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Old 2006-02-28, 18:15   Link #41
Srin Tuar
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Hrm, 2-3 thousand yen seems to be a very low number. basically $15-$25 per episode??

I mean, that doesnt even seem to cover a day's pocket expenses.

There must be more to the story than that. Or else being a seiyuu is strictly a hobby
that gets done in one's spare time, because at those rates the pay doesnt even
cover transportation/lunch/etc.
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Old 2006-02-28, 19:19   Link #42
kj1980
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Quote:
Originally Posted by Srin Tuar
Hrm, 2-3 thousand yen seems to be a very low number. basically $15-$25 per episode??

I mean, that doesnt even seem to cover a day's pocket expenses.

There must be more to the story than that. Or else being a seiyuu is strictly a hobby
that gets done in one's spare time, because at those rates the pay doesnt even
cover transportation/lunch/etc.
Unfortunately, that is the real life. That is why most seiyuus need to do many auditions to get more anime series, dub voice overs for movies, voices for commercials, to make a living. If that doesn't work, they need to find a job for secondary income (working at a restaurant, a convenience store, etc. etc.).

It's the real world. If you don't have nothing to shine and impress the sponsors, sound directors, and the creators of anime, TV commercials or movies, you end up working for the dark side - voicing ero-anime and ero-games (though many seiyuus do ero-games under a pseudonym as it pays a bit better), getting quick cash by appearing in a porno (I need not say many here probably knows Miyamura Yuko as an example of this) etc. etc.

Just like any other entertainment industry anywhere, it ain't all glitz and glory.
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Old 2006-02-28, 20:47   Link #43
Eclipze
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Well, to add on regarding seiyuus, watching REC would provide "some truth" regarding being one. Though I dont think the pay is mentioned, the harshness of being one is definately portrayed.
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Old 2006-03-01, 10:23   Link #44
DaFool
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I don't see the big deal about being on the dark side -- voicing erogames and eroanime. There is a big difference between being a porn star and voicing moans and grunts. Like for example, Nutech Digital's practice of using real live-action porn stars to dub hentai is in my opinion unnecessary. Any good voice actor would still keep my respect whatever she voices...it is after all, voice-acting, which is not even full acting. And I don't think the mainstream viewer even cares who voices characters in animation (The only ones who care are Dreamworks Animation hiring big actors to voice 3D animals....BIG DEAL)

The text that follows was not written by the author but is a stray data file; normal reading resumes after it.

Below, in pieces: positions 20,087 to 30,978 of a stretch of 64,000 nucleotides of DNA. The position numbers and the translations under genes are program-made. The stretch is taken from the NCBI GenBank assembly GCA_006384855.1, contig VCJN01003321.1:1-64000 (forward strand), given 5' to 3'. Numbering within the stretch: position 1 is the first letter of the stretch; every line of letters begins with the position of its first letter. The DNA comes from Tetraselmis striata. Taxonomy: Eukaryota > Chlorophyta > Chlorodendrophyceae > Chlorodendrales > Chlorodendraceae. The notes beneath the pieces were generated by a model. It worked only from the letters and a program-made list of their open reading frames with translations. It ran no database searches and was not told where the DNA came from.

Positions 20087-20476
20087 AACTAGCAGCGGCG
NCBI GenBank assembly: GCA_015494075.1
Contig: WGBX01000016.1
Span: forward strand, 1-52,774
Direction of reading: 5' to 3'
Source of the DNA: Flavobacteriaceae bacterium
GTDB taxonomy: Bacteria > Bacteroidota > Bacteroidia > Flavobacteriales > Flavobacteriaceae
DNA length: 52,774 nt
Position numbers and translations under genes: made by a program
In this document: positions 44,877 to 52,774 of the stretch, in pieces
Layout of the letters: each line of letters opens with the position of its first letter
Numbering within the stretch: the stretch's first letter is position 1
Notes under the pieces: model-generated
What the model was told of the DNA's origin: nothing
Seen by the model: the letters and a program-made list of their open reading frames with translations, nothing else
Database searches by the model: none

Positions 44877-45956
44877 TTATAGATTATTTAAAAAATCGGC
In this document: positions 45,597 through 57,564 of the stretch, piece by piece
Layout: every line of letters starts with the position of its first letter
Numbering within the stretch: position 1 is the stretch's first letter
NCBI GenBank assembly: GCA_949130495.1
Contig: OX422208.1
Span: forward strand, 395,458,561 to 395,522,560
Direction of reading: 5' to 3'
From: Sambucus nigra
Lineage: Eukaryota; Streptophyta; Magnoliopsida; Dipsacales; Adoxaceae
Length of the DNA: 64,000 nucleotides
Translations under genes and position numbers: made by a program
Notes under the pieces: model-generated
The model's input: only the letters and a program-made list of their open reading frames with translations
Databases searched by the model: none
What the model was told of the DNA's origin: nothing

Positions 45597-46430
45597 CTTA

What is to me a big deal? Kate Winslett exposing her breasts for millions of viewers around the world in a PG-13 movie (Titanic). Or Anne Hathaway's sudden debut from G-rated chic flicks to an R-18 movie about gays (Brokeback Mountain). Contrast that with lending your moans to a couple of cartoon characters. Sheesh.

$15 can and does cover a day's pocket expenses, even in Japan. If you have a stored value train ticket bought the previous week, if you know where to shop, and you live quite decently, assuming the rent doesn't get you. I haven't been to Japan, but I can safely say it's similar to any crowded asian city. Go the local lifestyle, not the gaijin one. Being a seiyuu is definitely not a dream job, but then again, most jobs aren't.
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Old 2006-03-01, 11:31   Link #45
Eclipze
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However, Japan has one of the highest standard of living, hence $15 a day would definately be not enough, unless you live with your parents/have no rent issues to worry about. That is why seiyuus take on multiply roles so as to get by.

I would say that indeed, voicing eroge/hentai isnt a big deal at all, because those VA roles are looked down upon by the general public in the first place.
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Old 2006-03-01, 12:57   Link #46
kj1980
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Quote:
Originally Posted by DaFool
What is to me a big deal? Kate Winslett exposing her breasts for millions of viewers around the world in a PG-13 movie (Titanic). Or Anne Hathaway's sudden debut from G-rated chic flicks to an R-18 movie about gays (Brokeback Mountain). Contrast that with lending your moans to a couple of cartoon characters. Sheesh.
The fans don't care - the people that get irked are the sponsors. And the main reason is:

Let's say a seiyuu goes to an audition and get the role for a very popular children's show that runs on NHK (the nationally owned TV station).